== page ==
So far, nothing new. That sort of setting is almost standard, although it was a trifle newer fifty years ago.
Here's the problem.
The author did a fine job of describing this enormous, enclosed city, vast almost beyond imagination, layer upon layer of moving walkways, ramps, corridors - you get the idea. Huge. Enormous. Far beyond anything of our period.
More accurately, beyond anything of the period in which the author wrote.
That wonderful description of a vast city-world would work fairly well today, except for a couple of details.
The author described where it was, and told the reader how many people lived in it.
In terms of geographical extent, his super-city was almost exactly where the built-up area on the east coast is - with Washington, D.C. in the south, and New York City in the north.
And the population of American's coastal 'megalopolis' is, if memory serves, roughly the same as that of the author's super-city. Just one difference. The author very clearly indicated that his super-city was crowded with people. Really, really crowded.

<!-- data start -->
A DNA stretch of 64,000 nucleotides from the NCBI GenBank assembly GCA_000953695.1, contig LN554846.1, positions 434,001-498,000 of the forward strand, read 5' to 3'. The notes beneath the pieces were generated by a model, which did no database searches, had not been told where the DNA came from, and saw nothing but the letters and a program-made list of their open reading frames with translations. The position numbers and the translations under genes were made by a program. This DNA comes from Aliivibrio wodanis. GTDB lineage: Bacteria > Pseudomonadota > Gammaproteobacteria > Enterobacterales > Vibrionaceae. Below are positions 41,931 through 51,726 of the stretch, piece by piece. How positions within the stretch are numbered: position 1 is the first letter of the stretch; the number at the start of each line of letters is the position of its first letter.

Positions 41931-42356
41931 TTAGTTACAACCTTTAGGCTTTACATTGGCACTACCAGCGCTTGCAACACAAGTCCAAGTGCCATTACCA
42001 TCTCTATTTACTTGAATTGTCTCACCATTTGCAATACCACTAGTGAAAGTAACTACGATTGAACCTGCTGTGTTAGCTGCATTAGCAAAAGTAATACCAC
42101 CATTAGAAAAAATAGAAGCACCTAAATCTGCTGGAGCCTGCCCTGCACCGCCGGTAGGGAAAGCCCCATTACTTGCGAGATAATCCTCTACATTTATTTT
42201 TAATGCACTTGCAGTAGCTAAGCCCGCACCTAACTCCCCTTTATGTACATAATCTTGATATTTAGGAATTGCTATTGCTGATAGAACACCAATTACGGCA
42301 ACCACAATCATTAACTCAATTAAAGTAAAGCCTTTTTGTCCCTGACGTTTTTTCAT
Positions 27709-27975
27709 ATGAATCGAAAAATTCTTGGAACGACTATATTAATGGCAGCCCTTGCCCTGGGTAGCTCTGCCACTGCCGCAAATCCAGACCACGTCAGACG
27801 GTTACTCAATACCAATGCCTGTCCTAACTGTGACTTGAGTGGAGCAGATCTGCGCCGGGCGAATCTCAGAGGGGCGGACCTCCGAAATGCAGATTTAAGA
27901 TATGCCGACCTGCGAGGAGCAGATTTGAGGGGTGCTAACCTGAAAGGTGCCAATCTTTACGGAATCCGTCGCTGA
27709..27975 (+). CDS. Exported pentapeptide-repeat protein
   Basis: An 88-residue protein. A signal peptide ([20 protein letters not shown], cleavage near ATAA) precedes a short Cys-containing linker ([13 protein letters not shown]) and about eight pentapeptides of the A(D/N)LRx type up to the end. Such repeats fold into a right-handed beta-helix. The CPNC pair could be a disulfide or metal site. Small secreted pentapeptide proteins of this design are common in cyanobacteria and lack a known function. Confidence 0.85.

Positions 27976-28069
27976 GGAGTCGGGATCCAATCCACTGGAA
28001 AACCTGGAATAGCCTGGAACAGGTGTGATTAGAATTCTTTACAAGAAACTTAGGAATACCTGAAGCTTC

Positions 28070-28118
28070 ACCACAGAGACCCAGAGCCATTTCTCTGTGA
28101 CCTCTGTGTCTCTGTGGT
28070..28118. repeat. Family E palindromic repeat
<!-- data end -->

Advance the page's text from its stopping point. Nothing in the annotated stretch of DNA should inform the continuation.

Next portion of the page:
Now, I understand that there's continuous urban development between Washington, D.C. and New York City: But it's not all as densely built up as the south end of Manhattan Island. And the last I checked, Jenny Craig was still making money with a weight-loss plan. Starving, Americans aren't.
And the Lesson is: Check Your NumbersThe author, who should have known better on several points, failed to do some basic math. In written science fiction, I like to think that the author did a little checking: and if there's a city of a given area, with a given population, and limited vertical development: that the 'overcrowding' or lack of same will add up.
Today's east coast megalopolis is more built up than central Minnesota, where I live: but it's not a vast enclosed labyrinth, level upon level of swarming humanity, either.
I still like the story, but now I have to work harder to get that willing suspension of disbelief.